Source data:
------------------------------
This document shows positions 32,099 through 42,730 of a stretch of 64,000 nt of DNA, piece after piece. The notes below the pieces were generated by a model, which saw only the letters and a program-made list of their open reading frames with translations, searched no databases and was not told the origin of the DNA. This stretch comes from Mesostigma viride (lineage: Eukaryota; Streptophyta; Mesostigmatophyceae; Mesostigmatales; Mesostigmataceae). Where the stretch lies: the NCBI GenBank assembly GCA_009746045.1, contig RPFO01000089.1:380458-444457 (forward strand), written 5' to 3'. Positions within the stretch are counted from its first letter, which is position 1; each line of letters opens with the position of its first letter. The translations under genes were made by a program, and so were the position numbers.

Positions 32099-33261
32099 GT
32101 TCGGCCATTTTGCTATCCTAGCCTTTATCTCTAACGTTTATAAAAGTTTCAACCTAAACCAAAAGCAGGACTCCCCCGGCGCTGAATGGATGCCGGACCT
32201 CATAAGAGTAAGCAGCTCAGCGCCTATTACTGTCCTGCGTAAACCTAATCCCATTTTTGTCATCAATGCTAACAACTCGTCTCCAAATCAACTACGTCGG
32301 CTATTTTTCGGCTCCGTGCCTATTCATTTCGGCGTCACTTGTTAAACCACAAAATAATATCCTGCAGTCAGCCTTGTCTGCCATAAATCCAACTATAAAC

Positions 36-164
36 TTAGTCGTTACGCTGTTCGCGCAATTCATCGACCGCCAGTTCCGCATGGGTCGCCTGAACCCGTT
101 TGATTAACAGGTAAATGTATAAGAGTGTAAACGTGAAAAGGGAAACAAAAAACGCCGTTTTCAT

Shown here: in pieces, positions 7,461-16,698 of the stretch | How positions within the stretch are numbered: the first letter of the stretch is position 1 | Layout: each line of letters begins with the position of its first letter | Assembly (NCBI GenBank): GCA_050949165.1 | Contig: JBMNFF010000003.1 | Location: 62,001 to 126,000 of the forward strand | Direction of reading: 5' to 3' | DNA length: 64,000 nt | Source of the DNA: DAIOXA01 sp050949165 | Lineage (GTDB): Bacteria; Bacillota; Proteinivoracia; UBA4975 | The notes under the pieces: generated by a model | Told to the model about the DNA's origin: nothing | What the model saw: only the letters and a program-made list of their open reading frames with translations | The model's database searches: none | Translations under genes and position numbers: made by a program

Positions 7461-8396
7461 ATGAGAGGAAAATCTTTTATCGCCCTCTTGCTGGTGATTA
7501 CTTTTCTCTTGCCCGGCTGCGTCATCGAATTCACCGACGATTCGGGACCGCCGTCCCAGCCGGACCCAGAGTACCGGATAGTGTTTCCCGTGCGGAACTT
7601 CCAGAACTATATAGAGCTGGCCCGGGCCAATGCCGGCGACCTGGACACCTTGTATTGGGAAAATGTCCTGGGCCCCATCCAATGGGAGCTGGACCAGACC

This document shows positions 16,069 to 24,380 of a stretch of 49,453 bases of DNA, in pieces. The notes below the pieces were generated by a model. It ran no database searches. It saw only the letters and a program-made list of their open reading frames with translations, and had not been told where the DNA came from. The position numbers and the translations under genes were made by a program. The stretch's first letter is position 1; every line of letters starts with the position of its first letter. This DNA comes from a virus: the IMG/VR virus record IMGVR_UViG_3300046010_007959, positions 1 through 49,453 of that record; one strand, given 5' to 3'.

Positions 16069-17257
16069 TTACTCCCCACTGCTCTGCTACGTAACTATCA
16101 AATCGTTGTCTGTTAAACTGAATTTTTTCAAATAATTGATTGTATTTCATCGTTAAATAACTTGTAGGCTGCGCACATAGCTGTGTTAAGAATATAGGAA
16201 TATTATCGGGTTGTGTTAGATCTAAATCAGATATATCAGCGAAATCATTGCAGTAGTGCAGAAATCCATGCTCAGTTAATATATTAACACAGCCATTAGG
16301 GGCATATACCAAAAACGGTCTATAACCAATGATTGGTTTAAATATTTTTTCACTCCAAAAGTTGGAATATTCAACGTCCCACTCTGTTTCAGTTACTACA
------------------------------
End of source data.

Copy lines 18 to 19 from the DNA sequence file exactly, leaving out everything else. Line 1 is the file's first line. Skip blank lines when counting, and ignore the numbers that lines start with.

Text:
16101 AATCGTTGTCTGTTAAACTGAATTTTTTCAAATAATTGATTGTATTTCATCGTTAAATAACTTGTAGGCTGCGCACATAGCTGTGTTAAGAATATAGGAA
16201 TATTATCGGGTTGTGTTAGATCTAAATCAGATATATCAGCGAAATCATTGCAGTAGTGCAGAAATCCATGCTCAGTTAATATATTAACACAGCCATTAGG